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Discussion Starter #1
OK, I am not sure where this belongs, but here it goes.

I am presently finishing off building my commuter/winter bicycle, and am looking for a decent tire for winter use. Sadly, studded tires are heavy and have little to no traction on pavement. Any other tire is crappy on ice. Further, there isn't much in the way of different tread compounds, except silica tread.

I was wondering how tractionizing is done, to see if I can tractionize a set of bike tires to try in the winter proper.

As I understand it, the tire is spun agains a drum covered in little metal hooks (a la velcro) which rip up the top of the treadblocks. If anyone can provide more detail, that would be great!!

Cheers

Dean
 

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what kind of bicycles ? and what do you want to do ?

bicycles courier in Ottawa and MTL use thin road tires...it cut true the snow... wen racing winter biker cross i used to put srew in the tires...like moto ice racer....but...like you sead it not to good on tarmac...

On most of the event i did on snow ....like ski hill...i just used very narow tires...

yes ...its not very good on ice...but its easy to get used to it...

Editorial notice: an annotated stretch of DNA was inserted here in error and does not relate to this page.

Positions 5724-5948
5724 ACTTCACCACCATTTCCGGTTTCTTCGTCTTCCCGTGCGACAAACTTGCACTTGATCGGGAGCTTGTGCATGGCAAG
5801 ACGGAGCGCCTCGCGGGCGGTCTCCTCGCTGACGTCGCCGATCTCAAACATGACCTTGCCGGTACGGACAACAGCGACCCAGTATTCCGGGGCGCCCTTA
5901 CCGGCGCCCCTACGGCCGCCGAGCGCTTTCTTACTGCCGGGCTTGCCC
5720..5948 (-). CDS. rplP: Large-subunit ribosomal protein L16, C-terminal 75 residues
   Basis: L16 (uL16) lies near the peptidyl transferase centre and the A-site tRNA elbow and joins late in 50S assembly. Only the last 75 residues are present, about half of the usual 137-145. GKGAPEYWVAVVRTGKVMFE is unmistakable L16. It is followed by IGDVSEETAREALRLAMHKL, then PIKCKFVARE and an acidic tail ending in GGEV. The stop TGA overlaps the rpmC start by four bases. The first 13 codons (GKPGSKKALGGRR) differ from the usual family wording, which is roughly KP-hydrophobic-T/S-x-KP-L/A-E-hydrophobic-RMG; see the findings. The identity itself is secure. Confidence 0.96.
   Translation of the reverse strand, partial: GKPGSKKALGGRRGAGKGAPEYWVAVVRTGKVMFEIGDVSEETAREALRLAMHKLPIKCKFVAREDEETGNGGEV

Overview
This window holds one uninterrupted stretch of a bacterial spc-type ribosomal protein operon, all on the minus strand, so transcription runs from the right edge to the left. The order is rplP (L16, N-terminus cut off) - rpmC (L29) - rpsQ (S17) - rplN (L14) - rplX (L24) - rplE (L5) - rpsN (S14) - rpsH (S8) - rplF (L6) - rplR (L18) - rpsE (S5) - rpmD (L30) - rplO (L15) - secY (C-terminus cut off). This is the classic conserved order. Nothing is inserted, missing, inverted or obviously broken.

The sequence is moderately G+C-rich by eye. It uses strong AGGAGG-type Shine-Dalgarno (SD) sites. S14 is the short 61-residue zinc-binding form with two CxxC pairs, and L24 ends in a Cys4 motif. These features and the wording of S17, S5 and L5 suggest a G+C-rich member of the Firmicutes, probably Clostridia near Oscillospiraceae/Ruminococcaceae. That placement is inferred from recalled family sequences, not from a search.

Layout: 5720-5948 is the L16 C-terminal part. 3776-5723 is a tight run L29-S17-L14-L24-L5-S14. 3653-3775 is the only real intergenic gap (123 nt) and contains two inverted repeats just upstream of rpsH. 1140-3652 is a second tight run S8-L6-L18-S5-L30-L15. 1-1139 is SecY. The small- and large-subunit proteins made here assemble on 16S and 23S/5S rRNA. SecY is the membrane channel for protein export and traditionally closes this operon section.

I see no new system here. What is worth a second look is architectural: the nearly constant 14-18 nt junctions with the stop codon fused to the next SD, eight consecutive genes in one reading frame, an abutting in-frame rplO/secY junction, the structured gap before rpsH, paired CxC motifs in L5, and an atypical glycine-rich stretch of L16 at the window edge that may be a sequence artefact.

Alain Lavoie
24Rallyteam
http://www.abikeonline.com/24rallyteam/
 

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Discussion Starter #3
Basically, it's on an old, converted mtb that is now a singlespeed, so no gears to help traction. As a result, I am thinking that a tire with somewhat widely spaced treadblocks, if tractionized will be better on tarmac than studs, won't be as heavy as studs, should drain better in the snow than a close block pattern and have good ice traction if tractionized.

I have a few sets of tires I can mess around with, and if I ruin them, it's ok...

I most of the time will be in dry or icy conditions, so I figure a larger tire with wide contact patch would be best, but you guys tell me, after all, here's a group who knows all about tires in bad conditions...

I just figured the tractionizing principle could be applied to mtb tires.

Dean
 

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Discussion Starter #5